Queensland is a culturally and linguistically diverse society with approximately 19 percent of the population born overseas and eight percent speaking a language other than English at home. Source ABS 2006
The Mental Health Review Tribunal (MHRT) respects diversity and understands that people have unique cultural and language needs.
Help with language
The Tribunal can organise access to interpreters for you or your support person, at no cost to you. Let the Tribunal know before your hearing if you need an interpreter at your hearing.
Contact the Tribunal on freecall 1800 006478 or 07 3235 9059 or email email@example.com.
If you need someone to help you prepare for your hearing, talk to your case manager.
‘A Brief Guide to the Mental Health Review Tribunal’ brochure is available to download in Italian, Cantonese, Spanish, Vietnamese, Korean and Chinese from our Brochures.
Providing cultural information
Cultural information can help the Tribunal to understand your situation and make an informed decision. The Tribunal can receive this information by:
- you providing cultural information about yourself in a Self Report
- a person from your community attending the hearing with you or talking to the Tribunal on the telephone
- your health worker, case manager or doctor completing the cultural information page in the clinical report.
Cultural information can include:
- the language you speak at home
- the culture you grew up in
- religious and spiritual beliefs
- refugee status
- year of arrival in Australia
- how you are settling into living in Australia
- male and female roles in your culture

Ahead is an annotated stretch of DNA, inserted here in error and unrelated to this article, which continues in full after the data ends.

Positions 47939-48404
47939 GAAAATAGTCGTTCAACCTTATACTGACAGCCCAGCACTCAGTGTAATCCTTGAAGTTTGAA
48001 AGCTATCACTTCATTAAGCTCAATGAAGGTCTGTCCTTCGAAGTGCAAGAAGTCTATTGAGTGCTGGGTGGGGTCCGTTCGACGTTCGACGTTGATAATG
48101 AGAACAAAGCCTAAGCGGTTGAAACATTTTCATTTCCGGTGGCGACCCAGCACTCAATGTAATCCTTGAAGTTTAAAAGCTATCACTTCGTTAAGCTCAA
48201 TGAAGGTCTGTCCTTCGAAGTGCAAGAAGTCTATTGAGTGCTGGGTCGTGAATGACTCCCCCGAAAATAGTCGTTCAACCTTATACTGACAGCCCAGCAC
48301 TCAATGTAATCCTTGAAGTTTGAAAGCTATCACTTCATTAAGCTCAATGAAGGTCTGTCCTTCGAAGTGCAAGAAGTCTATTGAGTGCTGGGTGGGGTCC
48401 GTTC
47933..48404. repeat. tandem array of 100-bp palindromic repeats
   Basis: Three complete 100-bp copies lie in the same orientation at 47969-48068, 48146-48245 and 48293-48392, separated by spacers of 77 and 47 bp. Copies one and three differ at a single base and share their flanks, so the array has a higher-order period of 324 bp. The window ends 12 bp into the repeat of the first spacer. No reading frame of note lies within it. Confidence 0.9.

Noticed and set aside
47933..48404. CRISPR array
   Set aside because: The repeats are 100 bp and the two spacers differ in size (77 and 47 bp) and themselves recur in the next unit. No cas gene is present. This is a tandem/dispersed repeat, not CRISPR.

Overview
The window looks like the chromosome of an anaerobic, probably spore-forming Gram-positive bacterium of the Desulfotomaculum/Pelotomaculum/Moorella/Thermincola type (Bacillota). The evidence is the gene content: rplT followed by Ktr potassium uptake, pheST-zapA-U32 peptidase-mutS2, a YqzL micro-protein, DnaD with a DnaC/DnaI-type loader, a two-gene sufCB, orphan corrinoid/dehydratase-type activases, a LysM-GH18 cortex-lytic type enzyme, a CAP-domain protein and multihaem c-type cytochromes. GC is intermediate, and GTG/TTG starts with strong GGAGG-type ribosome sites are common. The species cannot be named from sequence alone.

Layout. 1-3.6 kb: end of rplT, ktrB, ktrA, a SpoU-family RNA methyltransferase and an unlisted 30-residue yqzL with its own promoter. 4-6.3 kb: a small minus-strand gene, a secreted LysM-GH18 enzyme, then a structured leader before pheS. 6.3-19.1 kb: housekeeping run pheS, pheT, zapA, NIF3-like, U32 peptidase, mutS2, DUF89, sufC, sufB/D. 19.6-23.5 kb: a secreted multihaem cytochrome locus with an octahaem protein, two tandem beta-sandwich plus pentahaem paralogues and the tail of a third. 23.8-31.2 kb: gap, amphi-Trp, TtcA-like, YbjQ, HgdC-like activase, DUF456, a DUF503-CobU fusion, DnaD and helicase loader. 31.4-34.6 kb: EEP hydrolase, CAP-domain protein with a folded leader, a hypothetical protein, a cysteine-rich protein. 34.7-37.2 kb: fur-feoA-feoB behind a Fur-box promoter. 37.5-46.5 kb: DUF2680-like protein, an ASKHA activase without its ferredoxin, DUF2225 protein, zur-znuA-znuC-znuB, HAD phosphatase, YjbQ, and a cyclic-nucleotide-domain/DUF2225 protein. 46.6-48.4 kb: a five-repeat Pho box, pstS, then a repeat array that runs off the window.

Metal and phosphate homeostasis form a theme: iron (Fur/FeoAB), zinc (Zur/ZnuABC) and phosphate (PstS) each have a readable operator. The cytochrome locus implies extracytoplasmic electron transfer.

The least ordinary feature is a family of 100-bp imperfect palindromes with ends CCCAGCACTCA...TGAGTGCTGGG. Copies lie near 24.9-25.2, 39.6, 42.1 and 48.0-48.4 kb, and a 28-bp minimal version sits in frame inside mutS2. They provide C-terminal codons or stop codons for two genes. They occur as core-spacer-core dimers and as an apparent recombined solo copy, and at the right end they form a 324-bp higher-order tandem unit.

- family role and responsibilities
- family history before migration and after migration
- community organisations you are involved with e.g. churches, schools
- community support e.g. settlement worker
- community responsibilities
- cultural beliefs about mental health
- how your culture explains the cause of illness and its treatment
About the Tribunal in plain English
What does the Tribunal do?
The Tribunal is not a court or the police or part of the health service.
It decides whether you stay on your treatment order.
(Involuntary Treatment Order ITO or Forensic Order FO)
Involuntary Treatment Order
When a person with a mental illness is at risk of causing harm to themselves or others an authorised doctor can give mental health treatment without the person’s consent.
A Forensic Order
When a person with a mental illness is found by the Mental Health Court or a jury, to be of unsound mind or not fit for trial for a criminal offence, the person must receive mental health treatment.
How will I know when and where my hearing will be?
The Tribunal will send you a letter with the time, date and place of your hearing, seven days before the hearing.
The Tribunal will also send a letter to your support person if the Tribunal has their address.
What will happen?
A Tribunal hearing is where you sit around a table and talk about your treatment order.
The Tribunal will talk to you and your doctor.
The Tribunal will decide whether you stay on your order or not.
Will I have a say?
Yes, the Tribunal would like to talk with you.
In the hearing everyone has a turn to speak.
You can ask for an interpreter to help you.
You can bring someone from your community to support you.
Want more information?
Watch the Tribunal’s DVD
Listen to the MHRT: an interactive experience
Talk to your health worker, case manager or doctor.
Contact the Tribunal to organise an interpreter on
free call 1800 00 6478 or 07 3235 9059 or email firstname.lastname@example.org
- Queensland Health Multicultural Services
- Transcultural Clinical Consultation Service
- Translating and Interpreting Service (TIS)
- Queensland Health Interpreter Service
- Harmony Place
- Queensland Program of Assistance to Survivors of Torture and Trauma
- Queensland Multicultural Resource Directory
- Multicultural Mental Health Australia
- Anti Discrimination Commission